And the beauty of our faith – throughout all our intellectualism, all our critique and challenge, part of it recognizes that there’s no one way to understand the world that’s absolutely correct. Our neat rows on Sunday morning are filled with folks who each hold a different view from the next. We seek to reflect the breadth of human experience without placing it in a box, catalogued and pinned. Follow Unitarian Universalism far enough down the road, and eventually it asks us (as Ebert described) to surrender more completely to the underlying mystery of the story – of our story. We point to a central awe at the heart of our lives – and we struggle to name it – as best and sometimes as worst as we can. Meditation or Mindfulness can bring us there. A dedication to God can bring us there. Compassion for the simple sake of compassion can bring us there. What we call it, or what discipline we use, matters much less than the openness to a sense of wonder in our lives.
Ebert’s review went onto say, “In the glory days of science fiction, critics wrote about the “sense of wonder.” That’s what “The Empire Strikes Back” creates in us. Like a lot of traditional science fiction, it isn’t psychologically complex… That’s because the characters are not themselves–they are us. We are looking out through their eyes, instead of into them, as we would in more serious drama. We are on a quest, on a journey, on a mythological expedition…. we’re in a receptive state like that of a child–our eyes and ears are open, we’re paying attention, and we are amazed.”
It’s this sense that I try to keep in mind when we talk about some of our principles. Take the fourth for example, where we covenant to affirm and promote the responsible search for truth and meaning. What does a responsible search even mean? Intellectually honest? Kindness in our speech – especially when we disagree? It also means we’re open-minded, we’re paying attention, that we allow ourselves to be amazed by life – a life that we did nothing of our own to be born into. When we move the center of our search, of our quest, …back to a place of wonder and respect,… it can feel a little humbling, right?
I really have to marvel at how all of this came out of a committee meeting round-table introduction…. It’s funny how the little insertion of humanity can turn the droll into something engaging. The questions of Who, What, Where – gave us all the facts and details we needed for basic intro’s, but left us dry. Bringing us instead to questions of passion, or preference, of joy – changed the nature of our meeting and it changed the quality of our interactions. People I have worked with time and time again – people who I thought were otherwise nice but I never made a real connection with them – finally clicked. By the end of the few days we started sharing more and more of our lives together after the work hours were done.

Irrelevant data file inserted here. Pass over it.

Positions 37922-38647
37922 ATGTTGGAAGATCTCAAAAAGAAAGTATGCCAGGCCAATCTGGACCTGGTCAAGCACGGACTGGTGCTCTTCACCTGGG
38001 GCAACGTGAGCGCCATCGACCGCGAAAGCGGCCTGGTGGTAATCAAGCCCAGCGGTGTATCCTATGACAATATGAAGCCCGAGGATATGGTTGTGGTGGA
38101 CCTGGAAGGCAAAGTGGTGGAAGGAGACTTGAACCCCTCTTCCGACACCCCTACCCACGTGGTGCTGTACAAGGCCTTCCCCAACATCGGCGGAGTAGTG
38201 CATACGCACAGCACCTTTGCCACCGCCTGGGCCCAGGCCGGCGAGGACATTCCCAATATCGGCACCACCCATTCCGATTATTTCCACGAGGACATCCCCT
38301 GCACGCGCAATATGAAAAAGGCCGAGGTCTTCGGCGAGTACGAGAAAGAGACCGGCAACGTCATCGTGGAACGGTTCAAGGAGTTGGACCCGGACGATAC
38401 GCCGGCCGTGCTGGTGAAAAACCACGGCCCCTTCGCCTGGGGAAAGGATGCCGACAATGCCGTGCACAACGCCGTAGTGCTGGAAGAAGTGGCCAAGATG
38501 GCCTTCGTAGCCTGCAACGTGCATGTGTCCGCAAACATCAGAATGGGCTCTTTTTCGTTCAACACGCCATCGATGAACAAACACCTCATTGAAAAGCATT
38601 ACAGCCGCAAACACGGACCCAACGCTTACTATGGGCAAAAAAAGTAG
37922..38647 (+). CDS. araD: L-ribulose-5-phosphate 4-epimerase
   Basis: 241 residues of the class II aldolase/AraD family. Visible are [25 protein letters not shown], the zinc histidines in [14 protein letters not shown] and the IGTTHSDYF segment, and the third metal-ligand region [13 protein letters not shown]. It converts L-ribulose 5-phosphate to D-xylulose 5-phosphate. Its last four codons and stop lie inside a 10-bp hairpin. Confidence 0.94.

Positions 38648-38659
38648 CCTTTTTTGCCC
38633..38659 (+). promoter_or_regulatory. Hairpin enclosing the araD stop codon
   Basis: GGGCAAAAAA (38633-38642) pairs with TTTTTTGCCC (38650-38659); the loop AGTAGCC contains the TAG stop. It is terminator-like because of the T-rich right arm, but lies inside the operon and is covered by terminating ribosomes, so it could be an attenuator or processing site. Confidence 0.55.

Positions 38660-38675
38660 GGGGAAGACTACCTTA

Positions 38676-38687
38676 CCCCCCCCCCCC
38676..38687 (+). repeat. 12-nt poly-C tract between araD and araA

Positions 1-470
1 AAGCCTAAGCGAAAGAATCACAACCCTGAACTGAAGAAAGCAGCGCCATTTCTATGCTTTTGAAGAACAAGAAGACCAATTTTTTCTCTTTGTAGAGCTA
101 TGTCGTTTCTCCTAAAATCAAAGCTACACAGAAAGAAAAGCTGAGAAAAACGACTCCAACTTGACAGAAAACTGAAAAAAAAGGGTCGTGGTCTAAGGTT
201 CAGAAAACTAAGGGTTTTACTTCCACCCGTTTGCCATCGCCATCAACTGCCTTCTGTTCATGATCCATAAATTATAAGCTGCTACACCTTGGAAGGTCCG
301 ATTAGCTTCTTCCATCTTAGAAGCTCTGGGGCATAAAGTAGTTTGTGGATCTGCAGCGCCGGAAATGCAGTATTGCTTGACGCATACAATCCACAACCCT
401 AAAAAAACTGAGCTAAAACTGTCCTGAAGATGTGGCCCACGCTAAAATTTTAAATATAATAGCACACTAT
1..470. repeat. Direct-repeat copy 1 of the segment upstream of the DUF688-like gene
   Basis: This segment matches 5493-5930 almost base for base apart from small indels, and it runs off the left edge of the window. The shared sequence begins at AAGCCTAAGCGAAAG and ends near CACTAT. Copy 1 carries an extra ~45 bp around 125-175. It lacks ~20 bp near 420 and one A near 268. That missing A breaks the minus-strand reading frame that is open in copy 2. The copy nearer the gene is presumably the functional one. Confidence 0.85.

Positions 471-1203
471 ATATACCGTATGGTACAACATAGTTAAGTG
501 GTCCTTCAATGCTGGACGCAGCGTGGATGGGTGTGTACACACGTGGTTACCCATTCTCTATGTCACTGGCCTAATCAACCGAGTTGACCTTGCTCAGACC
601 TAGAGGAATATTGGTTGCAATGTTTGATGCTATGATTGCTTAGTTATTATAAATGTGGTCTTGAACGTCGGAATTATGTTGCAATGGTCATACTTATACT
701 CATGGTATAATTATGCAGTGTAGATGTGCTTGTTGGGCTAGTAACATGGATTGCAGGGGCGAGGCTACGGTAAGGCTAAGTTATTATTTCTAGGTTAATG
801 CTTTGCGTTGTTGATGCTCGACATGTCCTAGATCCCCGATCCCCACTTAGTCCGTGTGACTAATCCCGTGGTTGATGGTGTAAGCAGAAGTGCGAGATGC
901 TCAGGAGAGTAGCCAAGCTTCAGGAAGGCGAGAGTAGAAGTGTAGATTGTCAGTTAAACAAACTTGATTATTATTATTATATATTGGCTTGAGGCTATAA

It’s in this sense that I hope we can root our shared ministry together in the years to come. A wise teacher once told me that it’s best to “Start as you mean to continue.” That practice has saved me heartache time and time again in the work world and in my personal life. Whatever negative practices we begin now will stay with us for the long haul.
Well, I’d like us to flip that. Let’s start a good habit together. Let us be open to a sense of curiosity for our differing views. Let us craft spaces for people to feel at home here whether they believe in God, or they do not believe in God, or they aren’t particularly moved one way or the other. Despite all our knowledge – mystery is at the very core of life – we don’t really know. But the journey, and how we handle ourselves on the road, matters very deeply. Silencing one perspective is just as bad as silencing the other. We are stronger together for our diversity.
The cover of our order of service has a quote from UU Folk Singer, Pete Seeger, “There’s a river of my people and its flow is swift and strong.” He’s an American icon – an American tradition all on his own. And his music is so often about building a world of justice and equity. It matches well Huntington’s own philanthropic commitments to peace, liberty and justice. Our strength as a people rests in the onward movement of our work together. That river is leading us to a world where the “Beloved Community”, so often spoken of by prophets like Rev. Martin Luther King Jr. – is a reality – even if we never see it in our lifetimes. Even so, it matters that we keep moving toward it. The strength of the river doesn’t rely on where the individual rivulets break away, the strength of the river relies on where all those rivulets come together. Building a world founded in compassion requires all of us working together with a shared purpose centered in love and respect. That very practice is a spiritual discipline – one that is much easier to say than to do. If you don’t think it’s that hard, try to remember the last time you were running late and stuck on a very long line at the grocery store, and someone was paying with a check in front of you. (It’s usually enough to kill my Zen.)